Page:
Australia has a very high rate of skin cancer, so it’s not surprising that the country has led the world in the development of shade cloth, Chris Nolan told attendees of a shade cloth educational session at IFAI Expo 2019 in Orlando, Fla.
“Even in the temperate areas where most people live, we have an outdoor lifestyle,” said Nolan, managing director of Nolan.UDA Pty Ltd, New South Wales, Australia. “The issue is that we have a very high UV index seven months of the year.”
The Australian standard AS 4174:1994 was the first standard worldwide that was specific to shade cloth and its outdoor applications, Nolan said. A 2018 revision introduced a subsection “Human shade protection fabrics,” which included:
- A new rating measure termed “Ultraviolet Effectiveness.”
- Performance requirements for the resistance of the fabric degradation by light, including limits on strength loss and color fading.
Terminology for rating the degree of solar protection offered by shade cloth includes shade factor or shade coefficient, UVR block, ultraviolet effectiveness or UVE, cover factor, PAR, and ultraviolet protection factor or UPF.
Shade factor or shade coefficient is the percentage of normally incident radiation between 290nm and 700nm (that is, both UV and visible light) not transmitted through the material.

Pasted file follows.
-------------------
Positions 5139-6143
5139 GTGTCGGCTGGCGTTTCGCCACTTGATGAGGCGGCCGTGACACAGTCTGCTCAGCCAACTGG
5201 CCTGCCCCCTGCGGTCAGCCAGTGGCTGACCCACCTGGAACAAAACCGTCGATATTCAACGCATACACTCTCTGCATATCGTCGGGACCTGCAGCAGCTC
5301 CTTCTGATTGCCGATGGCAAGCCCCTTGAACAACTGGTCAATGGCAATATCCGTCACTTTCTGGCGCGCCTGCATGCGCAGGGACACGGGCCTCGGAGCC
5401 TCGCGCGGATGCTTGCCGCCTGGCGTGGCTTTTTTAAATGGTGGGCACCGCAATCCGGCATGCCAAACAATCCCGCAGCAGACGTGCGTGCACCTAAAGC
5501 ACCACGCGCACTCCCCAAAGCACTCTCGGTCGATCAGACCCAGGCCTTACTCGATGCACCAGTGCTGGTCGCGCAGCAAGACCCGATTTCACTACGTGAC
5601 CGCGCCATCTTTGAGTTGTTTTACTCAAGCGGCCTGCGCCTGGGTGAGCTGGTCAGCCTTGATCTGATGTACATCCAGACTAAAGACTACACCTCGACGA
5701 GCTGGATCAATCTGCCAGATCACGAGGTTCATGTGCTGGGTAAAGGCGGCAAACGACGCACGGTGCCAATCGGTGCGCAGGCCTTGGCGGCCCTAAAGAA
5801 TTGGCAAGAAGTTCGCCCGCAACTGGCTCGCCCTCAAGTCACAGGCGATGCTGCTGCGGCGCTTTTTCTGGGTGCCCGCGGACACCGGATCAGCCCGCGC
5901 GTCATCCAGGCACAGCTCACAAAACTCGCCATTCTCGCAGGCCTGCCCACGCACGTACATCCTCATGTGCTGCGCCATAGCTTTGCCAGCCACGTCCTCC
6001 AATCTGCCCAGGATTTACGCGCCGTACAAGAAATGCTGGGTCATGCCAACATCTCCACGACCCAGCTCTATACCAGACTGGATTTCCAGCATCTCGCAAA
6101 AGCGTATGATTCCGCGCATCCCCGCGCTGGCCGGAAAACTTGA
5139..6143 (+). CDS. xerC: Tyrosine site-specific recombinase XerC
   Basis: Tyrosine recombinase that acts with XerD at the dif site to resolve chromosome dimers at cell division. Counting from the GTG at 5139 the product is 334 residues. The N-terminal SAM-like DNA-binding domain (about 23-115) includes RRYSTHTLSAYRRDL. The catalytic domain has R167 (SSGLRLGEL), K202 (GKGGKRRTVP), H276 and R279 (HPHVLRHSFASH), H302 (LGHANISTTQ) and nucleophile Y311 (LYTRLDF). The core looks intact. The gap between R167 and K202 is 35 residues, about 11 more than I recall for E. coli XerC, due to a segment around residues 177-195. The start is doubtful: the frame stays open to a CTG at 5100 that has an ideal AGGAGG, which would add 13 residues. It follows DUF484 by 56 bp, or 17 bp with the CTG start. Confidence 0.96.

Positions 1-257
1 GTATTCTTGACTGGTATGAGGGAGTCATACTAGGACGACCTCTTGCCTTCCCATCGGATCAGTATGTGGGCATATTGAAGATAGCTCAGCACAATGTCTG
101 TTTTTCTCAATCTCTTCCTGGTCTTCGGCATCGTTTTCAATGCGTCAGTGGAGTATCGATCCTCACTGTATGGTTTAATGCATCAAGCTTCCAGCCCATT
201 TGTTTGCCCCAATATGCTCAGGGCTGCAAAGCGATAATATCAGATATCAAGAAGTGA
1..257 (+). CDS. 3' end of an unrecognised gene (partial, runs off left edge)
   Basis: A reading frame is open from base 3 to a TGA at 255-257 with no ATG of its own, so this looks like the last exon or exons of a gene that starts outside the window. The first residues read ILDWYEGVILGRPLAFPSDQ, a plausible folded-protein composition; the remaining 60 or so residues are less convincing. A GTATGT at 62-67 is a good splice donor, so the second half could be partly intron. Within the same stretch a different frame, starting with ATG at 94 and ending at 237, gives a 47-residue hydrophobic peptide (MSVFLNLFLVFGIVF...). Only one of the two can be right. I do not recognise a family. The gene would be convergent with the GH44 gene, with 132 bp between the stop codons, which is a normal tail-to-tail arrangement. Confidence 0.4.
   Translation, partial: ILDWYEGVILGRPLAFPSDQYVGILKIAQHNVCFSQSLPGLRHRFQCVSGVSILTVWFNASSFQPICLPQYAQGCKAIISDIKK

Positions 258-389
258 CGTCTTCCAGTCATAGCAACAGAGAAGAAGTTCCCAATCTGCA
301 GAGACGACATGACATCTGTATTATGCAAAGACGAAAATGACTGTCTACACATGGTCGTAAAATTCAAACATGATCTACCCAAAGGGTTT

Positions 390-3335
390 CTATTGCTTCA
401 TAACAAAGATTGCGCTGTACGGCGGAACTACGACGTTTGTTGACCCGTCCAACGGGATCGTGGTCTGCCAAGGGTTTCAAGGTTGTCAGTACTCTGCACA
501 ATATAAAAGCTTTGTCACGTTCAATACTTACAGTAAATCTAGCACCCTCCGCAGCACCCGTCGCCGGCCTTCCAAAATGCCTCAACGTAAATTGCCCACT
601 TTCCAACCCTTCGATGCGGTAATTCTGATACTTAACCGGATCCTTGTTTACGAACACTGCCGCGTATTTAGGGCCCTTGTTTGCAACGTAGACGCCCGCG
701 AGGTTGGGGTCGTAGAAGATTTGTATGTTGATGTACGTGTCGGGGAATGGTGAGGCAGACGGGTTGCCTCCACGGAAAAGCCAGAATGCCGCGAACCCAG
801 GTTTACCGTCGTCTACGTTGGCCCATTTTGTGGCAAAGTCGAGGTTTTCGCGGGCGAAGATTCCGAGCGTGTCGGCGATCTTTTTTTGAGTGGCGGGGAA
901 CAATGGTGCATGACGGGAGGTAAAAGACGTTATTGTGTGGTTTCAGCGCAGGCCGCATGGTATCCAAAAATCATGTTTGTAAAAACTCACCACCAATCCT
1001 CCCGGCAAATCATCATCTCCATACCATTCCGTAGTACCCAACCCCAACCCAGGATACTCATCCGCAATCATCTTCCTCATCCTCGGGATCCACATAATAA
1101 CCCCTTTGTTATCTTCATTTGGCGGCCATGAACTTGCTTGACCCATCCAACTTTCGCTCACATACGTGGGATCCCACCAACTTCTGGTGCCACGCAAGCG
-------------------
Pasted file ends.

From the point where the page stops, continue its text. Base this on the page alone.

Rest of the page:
UVR block is similarly defined, but with a narrower wavelength band between 290nm and 400nm (both UVA and UVB).
Ultraviolet effectiveness or UVE is similar to UVR block, but the calculation puts more weighting on the biologically damaging UVB radiation (that is, wavelengths between 290nm and 320nm).
Although determined by the degree of radiation penetration of the specific wavelength 350nm, cover factor is designed to be a relative measure of the percentage area of the cloth comprising yarn and fiber, or density, rather than shading effectiveness.
PAR is the percentage of photosynthetically active radiation (radiation that promotes plant growth) that passes through a fabric.
Ultraviolet protection factor, or UPF, is a measure similar to solar protection factor (SPF) of suncreens. Basically, it’s the duration of exposure required to accumulate a sun-burning does of radiation relative to no protection.
In addition to a shade cloth’s protective ratings, the design of the structure itself must be considered when determining the effectiveness of a structure to protect people from harmful doses of sun, Nolan said. Designers should consider the location and angles of the sun during the summer months and the times of day that the structure will likely be in use. For example a school playground is more likely to be in use during morning and mid-day hours, so the location of the sun’s rays and the shadows cast by the structure in those hours would be key to a protective structure.